Mar 28, 2011

DEALING WITH ANOMALIES | Reward Management Procedures

Within any pay structure, however carefully monitored and maintained, anomalies will occur and they need to be addressed during a pay review. Correction of anomalies will require higher-level increases for those who are under-paid relative to their performance and time in the job, and lower levels of increase for those who are correspondingly over-paid. It is worth noting that over-payment anomalies cannot be easily corrected in fixed incremental structures, and this is a major disadvantage of such systems.

The cost of anomaly correction should not be huge in normal circumstances if at every review managers are encouraged to 'fine-tune' their pay recommendations to ensure that individuals are on the right track within their grade according to their level of performance, competence and time in the job. It is important, therefore, that managers should be given the scope to carry out such fine-tuning by making adjustments to the rate of progression as necessary. Of course, they may need guidance on what they can and should do, and they also need clear information on the relative positions of their staff in the pay structure in relation to policy guidelines as a basis for decision making. The conduct of pay reviews can make a major impact, not only on motivation and commitment, but also on the perceptions of employees about the fairness of the whole process of reward management. It should not, therefore, be carried out mechanistically.

In a severely anomalous situation, which may be found at the implementation stage of a new structure or at major review, a longer-term correction programme may be necessary either to mitigate the demotivating effects of reducing relative rates of pay or to spread costs over a number of years.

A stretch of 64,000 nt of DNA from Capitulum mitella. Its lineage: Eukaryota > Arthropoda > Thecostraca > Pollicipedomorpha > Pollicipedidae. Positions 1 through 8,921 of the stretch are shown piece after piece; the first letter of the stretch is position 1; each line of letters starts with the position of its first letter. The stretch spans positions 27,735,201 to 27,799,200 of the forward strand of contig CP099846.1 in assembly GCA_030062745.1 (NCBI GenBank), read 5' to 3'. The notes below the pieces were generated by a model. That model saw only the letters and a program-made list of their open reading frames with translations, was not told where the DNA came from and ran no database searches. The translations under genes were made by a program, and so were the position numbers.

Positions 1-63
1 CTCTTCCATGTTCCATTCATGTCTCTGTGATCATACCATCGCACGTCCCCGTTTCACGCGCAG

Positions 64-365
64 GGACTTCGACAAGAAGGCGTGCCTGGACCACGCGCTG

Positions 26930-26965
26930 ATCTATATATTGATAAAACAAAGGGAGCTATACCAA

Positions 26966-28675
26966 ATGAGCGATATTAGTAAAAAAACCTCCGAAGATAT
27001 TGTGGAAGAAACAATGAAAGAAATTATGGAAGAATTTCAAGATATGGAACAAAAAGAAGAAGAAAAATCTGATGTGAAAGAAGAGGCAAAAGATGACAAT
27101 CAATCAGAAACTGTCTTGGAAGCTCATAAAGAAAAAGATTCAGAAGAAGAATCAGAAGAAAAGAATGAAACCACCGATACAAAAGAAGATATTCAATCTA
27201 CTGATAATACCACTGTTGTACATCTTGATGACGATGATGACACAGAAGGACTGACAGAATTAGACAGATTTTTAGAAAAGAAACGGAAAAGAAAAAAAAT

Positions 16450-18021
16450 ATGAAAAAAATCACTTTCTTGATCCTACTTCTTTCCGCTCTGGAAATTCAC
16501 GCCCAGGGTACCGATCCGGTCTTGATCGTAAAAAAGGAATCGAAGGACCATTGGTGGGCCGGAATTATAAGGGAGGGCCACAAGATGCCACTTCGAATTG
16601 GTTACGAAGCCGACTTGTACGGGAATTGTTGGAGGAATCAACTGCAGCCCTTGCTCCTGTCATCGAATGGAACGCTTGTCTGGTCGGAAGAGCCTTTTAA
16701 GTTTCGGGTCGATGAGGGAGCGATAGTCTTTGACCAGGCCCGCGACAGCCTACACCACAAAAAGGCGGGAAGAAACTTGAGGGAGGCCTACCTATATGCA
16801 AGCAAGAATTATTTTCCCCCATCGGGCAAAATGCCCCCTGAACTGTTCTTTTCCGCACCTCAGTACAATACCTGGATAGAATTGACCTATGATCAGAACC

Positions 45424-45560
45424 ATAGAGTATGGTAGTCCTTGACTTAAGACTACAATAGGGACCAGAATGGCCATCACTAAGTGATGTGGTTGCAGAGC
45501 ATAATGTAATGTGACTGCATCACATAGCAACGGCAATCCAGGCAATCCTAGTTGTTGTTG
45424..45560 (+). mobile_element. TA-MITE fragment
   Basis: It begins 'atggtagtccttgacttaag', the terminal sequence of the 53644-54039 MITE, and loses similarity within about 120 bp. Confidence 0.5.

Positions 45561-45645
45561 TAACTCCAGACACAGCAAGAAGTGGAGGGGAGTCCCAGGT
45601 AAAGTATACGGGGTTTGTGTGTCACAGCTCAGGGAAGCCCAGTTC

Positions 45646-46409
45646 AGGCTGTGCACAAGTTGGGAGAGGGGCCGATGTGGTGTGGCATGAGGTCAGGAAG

As well as individual anomaly correction there may be a need to correct an historical tendency to over-pay or under-pay whole departments, divisions or functions by applying higher or lower levels of increases over a period of time. This would involve adjustments to pay review budgets and guidelines and, obviously, it would have to be handled with great care.

Mar 24, 2011


Job Grading

The procedures for grading new jobs or regrading existing ones should lay down that grading or regrading can only take place after a proper job evaluation study conducted by a member of the personnel department or a job evaluation panel advised and assisted by a specialist. An appeal system should be built into the procedure.
The steps which can be taken to control grade drift are discussed later in this chapter.

Fixing Rates of Pay on Appointment

Managers should have a major say in pay offers and some freedom to negotiate when necessary but they have to take account of relevant pay policies, and the amounts should normally be confirmed by a member of the personnel function and/or a higher authority.

Policy guidelines should set out the circumstances in which pay offers above the minimum of the range can be made. It is customary to allow a reasonable degree of freedom to make offers up to a certain point, eg the 90 per cent level in an 80–120 per cent pay range. Most pay systems allow offers to be made up to the reference point depending on the extent to which the recruit has the necessary experience, skills and competences. Offers above the reference point should be exceptional because this would leave relatively little room for expansion. They are sometimes made because of market pressures, but they need to be very carefully considered because of the inevitability of grade drift unless the individual is promoted fairly soon.

Promotion Increases

Promotion increases should be meaningful, say a minimum of 5 per cent but often 10 per cent or more. They should not normally take the promoted employee above the reference point in the pay range for his or her new job so that there is adequate scope for performance-related increases. One good reason for having reasonably wide differentials is to provide space for promotions.

Mar 20, 2011


Non-negotiated Pay Reviews

The steps required to plan and implement a non-negotiated pay review are:
  1. Agree budget.
  2. Obtain and analyse data - market rates of pay, market pay increase trends, distribution of existing levels of pay in relation to pay policies, compa-ratios, attrition, performance ratings, etc.
  3. Prepare and obtain agreement to review guidelines - budget, distribution of variable pay awards, dealing with anomalies, use of market rate and other data, dates for completion, procedure for reviewing and agreeing proposals, etc.